Mooresville town staffers want residents to tell them which services and amenities should be protected in next year's budget.
Since the end of September, staff members have asked residents to fill out online surveys or attend one of four community meetings to share their ideas and opinions.
The deadline to fill out a survey is Oct. 31.
Last year, Mooresville commissioners decided to switch to a priority-based budget, a method that anticipates budget shortfalls.
Previously, the town had used an incremental-based budget, which simply adjusted numbers from the previous year's budget.
The survey lists 28 services, including crime response, street lighting, availability of drinkable water, garbage collection, town parks and more.
It then asks residents to rank the importance of each service on a scale from one to five.
The survey asks residents about how frequently they use certain town resources as well as how they feel about the quality of services provided by the local, county, state and federal governments.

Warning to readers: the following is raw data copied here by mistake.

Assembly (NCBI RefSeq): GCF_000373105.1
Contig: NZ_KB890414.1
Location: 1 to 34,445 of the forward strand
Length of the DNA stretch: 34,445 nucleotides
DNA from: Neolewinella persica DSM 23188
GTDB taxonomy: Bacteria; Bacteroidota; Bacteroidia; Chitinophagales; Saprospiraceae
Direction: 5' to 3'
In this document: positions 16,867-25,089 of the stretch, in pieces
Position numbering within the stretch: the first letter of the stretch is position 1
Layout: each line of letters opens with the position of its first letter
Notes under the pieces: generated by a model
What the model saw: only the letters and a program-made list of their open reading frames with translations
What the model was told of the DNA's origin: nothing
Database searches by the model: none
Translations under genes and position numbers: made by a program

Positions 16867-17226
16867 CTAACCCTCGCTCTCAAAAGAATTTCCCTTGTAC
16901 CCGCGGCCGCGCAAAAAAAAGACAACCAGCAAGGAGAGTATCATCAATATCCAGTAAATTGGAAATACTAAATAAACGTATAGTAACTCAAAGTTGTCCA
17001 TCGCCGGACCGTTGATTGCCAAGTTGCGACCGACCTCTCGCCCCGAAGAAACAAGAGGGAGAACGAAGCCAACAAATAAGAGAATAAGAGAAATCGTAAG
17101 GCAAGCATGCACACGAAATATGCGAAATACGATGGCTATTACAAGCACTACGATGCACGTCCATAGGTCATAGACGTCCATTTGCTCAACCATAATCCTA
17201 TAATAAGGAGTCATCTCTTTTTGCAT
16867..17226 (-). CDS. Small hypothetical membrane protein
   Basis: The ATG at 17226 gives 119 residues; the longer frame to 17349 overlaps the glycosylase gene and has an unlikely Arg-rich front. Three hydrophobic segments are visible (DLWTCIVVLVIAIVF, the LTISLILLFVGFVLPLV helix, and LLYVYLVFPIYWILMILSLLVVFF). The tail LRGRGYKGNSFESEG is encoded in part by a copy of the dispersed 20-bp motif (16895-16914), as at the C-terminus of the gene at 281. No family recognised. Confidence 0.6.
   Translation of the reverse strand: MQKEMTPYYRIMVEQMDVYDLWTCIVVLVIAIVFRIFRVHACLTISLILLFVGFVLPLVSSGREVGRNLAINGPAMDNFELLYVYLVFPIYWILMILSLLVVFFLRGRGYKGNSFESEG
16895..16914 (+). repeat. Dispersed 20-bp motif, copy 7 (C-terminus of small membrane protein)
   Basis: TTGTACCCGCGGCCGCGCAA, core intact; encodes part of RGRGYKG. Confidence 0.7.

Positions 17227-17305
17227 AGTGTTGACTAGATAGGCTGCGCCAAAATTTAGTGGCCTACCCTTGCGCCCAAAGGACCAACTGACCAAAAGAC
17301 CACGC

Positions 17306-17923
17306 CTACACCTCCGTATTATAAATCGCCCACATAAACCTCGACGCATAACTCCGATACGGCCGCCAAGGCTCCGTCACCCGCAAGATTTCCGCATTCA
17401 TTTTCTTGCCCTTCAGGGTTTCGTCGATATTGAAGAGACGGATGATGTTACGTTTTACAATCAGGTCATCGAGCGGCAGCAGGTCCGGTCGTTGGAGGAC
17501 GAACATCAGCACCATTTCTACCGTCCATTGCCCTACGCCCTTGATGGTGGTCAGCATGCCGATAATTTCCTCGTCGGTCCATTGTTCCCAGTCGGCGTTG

As of last week, about 300 residents had sent in completed surveys, said Town Manager Erskine Smith.
About 33,000 people live in Mooresville.
Smith said he is hoping at least 1,000 residents respond.
The more residents respond, he said, the more confident town staff can be that the results truly represent the whole town.
"There's a large sense of apathy that I hope Mooresville moves beyond," said Commissioner Mac Herring. "I hope surveys like this help people to get engaged. They need to realize they do have a voice but they need to make it heard, and this is one way that they can do that."
Both Smith and Herring acknowledged the survey has flaws. For instance, Herring said, it doesn't verify that respondents live in Mooresville.
"In that aspect, I think the process is a little flawed. We'll certainly take that under consideration, but we still greatly value the feedback of the citizens and residents of Mooresville," said Herring.
Still, Herring said the town staffers were thorough about making sure the survey reached residents.
Besides the online surveys and community meetings, surveys also are available at the Mooresville Public Library and at the town hall, he said.
"They're available. I just hope citizens will respond to the survey and make their opinion heard," said Herring.
"Otherwise, it's the six of us doing the best we can with the input we got from the ones who responded to us."